A daily roundup of research and analysis from The Globe and Mail’s market strategist Scott Barlow
BofA Securities’ global quantitative strategist Nigel Tupper maintains a growth model he calls “Global Wave” to measure the strength of economic growth. The components are industrial confidence, consumer confidence, capacity utilization, unemployment, producer prices, credit spreads and corporate earnings revisions.
The model now clearly points to slowing growth,
“The Global Wave fell again this month and has now fallen for five months. Weakening earnings expectations and moderating confidence are weighing on the Global Wave. The US Fed appears focused on hiking short-term rates to address inflation which has the potential to weigh on the global economy. A downturn in the Global Wave suggests investors position defensively. Unusually in a downturn, supply-side issues are driving higher energy and commodity prices which are supporting earnings expectations of some cyclical sectors, so Energy and Materials may be an exception in this downturn … The components contributing most negatively to the Global Wave this month were the Global Earnings Revision Ratio which continues to fall as downgrades accelerate, and Global Consumer Confidence and Global Industrial Confidence which fell in more than 70% of countries.
“BofA: “The Global Wave fell again this month and has now fallen for five months””- (research excerpt) Twitter
BMO chief economist Doug Porter adamantly denies Canada’s housing affordability issue has been caused by lack of supply,
“How many times have we all been told in the past year that Canada’s raging housing market is largely due to the fact that we have “the lowest supply of housing in the G7″? ... First, Canada’s supply is not particularly out of line with the OECD average, and certainly not much different than any of the UK, U.S., or Australia. (And we have made the point many times that given a younger population than Europe or Japan, we would naturally have a lower ratio—kids don’t own homes.) Second, a technical point, Canada is in fact NOT lower than the U.S., so it isn’t even the lowest in the G7. Yet, somehow, our average home prices are (roughly) 60% higher on average than in the U.S., with essentially the same level of supply per capita. Yes, we should do all we can to encourage supply; but clearly there is more at work here than that. "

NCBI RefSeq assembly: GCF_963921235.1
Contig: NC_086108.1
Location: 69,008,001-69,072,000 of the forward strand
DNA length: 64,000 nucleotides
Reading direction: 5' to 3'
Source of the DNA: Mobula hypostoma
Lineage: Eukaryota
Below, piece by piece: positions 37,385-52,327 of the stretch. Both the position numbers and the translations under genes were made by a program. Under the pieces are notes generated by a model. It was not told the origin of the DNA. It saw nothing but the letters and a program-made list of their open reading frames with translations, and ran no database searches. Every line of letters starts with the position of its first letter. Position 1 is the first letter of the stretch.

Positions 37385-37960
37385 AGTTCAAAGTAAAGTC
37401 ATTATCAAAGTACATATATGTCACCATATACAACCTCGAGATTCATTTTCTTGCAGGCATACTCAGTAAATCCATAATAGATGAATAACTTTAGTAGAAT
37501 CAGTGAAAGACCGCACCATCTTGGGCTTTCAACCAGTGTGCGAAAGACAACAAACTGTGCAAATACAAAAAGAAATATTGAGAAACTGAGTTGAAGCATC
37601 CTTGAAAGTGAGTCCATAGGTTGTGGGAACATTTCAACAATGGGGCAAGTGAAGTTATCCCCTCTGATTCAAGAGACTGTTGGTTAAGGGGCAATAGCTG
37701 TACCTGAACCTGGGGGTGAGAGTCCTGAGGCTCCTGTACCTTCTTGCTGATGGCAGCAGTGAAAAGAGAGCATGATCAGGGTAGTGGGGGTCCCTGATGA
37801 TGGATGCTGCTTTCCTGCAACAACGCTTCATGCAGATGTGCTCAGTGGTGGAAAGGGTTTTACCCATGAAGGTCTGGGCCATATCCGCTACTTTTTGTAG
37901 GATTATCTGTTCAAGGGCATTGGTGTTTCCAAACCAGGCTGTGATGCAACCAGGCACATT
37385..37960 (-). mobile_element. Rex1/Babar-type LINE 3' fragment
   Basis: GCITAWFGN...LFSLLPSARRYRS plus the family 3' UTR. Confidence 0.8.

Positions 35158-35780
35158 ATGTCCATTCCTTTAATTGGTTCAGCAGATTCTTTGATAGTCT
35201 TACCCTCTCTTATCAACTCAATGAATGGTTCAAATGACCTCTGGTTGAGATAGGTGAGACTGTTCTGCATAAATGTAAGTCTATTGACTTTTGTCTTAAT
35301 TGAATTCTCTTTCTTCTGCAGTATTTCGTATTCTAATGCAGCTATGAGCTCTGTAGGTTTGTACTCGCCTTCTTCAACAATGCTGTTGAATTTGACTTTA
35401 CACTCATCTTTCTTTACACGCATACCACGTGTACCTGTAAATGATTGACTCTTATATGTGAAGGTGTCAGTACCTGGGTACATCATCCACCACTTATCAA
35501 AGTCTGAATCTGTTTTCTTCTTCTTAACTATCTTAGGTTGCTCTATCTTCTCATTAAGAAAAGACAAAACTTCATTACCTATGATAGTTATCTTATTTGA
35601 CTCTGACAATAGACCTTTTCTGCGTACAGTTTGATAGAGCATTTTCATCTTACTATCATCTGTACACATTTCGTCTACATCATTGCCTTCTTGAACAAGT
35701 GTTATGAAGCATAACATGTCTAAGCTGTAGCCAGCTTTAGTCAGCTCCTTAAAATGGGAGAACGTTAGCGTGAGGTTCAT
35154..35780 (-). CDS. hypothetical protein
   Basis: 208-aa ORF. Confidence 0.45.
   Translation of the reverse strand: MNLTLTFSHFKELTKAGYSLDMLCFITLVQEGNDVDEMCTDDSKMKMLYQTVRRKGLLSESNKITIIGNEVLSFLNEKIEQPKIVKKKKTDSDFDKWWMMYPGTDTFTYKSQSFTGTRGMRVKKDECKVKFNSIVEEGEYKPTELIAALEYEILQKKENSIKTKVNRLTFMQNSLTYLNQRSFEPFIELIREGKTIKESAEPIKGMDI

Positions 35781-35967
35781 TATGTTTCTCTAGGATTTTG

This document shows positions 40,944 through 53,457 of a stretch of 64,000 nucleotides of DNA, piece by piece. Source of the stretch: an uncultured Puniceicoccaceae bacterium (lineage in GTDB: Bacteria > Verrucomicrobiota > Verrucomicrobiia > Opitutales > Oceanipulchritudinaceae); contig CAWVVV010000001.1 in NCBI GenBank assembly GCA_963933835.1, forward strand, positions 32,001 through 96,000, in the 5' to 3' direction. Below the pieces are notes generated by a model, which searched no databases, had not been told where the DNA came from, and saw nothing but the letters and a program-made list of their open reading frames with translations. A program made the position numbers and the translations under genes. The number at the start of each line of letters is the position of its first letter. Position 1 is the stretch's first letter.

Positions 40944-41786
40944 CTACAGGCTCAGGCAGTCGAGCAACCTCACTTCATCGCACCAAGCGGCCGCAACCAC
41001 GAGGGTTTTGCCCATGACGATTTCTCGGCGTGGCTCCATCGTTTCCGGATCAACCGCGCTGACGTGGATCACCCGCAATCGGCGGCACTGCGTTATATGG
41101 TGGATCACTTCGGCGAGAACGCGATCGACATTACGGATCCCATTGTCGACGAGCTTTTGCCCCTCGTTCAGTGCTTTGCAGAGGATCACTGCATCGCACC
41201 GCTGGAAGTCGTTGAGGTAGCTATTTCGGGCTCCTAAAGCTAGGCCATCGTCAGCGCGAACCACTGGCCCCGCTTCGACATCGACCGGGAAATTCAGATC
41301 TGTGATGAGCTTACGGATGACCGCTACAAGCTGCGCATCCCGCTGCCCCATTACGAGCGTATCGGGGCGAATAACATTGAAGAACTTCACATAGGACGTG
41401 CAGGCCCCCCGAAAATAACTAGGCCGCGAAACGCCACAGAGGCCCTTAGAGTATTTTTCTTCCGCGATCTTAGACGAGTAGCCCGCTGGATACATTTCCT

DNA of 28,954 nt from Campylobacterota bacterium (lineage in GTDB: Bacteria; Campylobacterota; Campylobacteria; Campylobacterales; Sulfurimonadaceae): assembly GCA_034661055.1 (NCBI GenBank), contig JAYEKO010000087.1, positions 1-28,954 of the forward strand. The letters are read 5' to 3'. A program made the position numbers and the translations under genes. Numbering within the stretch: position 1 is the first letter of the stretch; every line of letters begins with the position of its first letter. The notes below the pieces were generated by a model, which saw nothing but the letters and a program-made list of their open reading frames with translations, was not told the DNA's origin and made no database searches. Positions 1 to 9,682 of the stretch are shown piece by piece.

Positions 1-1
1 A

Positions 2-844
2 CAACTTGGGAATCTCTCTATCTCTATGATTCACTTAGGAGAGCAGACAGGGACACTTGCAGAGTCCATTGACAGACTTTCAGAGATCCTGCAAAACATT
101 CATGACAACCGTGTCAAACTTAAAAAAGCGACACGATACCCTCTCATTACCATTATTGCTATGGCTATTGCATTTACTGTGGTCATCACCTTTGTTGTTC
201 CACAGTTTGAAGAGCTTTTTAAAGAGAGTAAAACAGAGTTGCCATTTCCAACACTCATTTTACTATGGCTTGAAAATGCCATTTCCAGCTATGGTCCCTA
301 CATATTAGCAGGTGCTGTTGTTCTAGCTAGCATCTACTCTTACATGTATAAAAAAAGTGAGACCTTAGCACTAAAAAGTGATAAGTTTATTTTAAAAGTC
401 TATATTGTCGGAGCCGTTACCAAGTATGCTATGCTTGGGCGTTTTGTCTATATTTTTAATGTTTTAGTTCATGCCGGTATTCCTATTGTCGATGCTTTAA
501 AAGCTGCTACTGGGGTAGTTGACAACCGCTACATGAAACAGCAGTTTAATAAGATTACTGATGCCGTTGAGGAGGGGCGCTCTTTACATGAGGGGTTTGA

“BMO chief economist does NOT agree that Canada’s housing bubble was caused by lack of supply” – (research excerpt) Twitter
Citi commodity analyst Ephrem Ravi believes the strong commodity rally is close to its end,
“Many investors take the view that the Russia/Ukraine crisis is reinforcing an emergent commodity supercycle. Citi’s view is to tread lightly on this thesis. Commodity outperformance starting in 2020 was the normal result of an economic change from recession to growth, where commodities generally outperform. It was followed by the energy intensive first crisis of the Energy Transition, reinforced by feared supply disruptions from Russia/Ukraine which actually inflated commodity prices. Neither a new surge in demand nor a new supply shortage from lack of investment appears universally on the horizon for commodities. … headwinds from China’s persistent lockdowns, the likely reduction of European economic growth, the rise of US interest rates and the challenges to EM growth given fx depreciations and capital flight play a role.
“Citi: ‘world is likely to see the end of a strong commodity cycle”” – (research excerpt) Twitter
Diversion: “Taiwan Releases Military Invasion Survival Guide for Its Citizens” – Gizmodo
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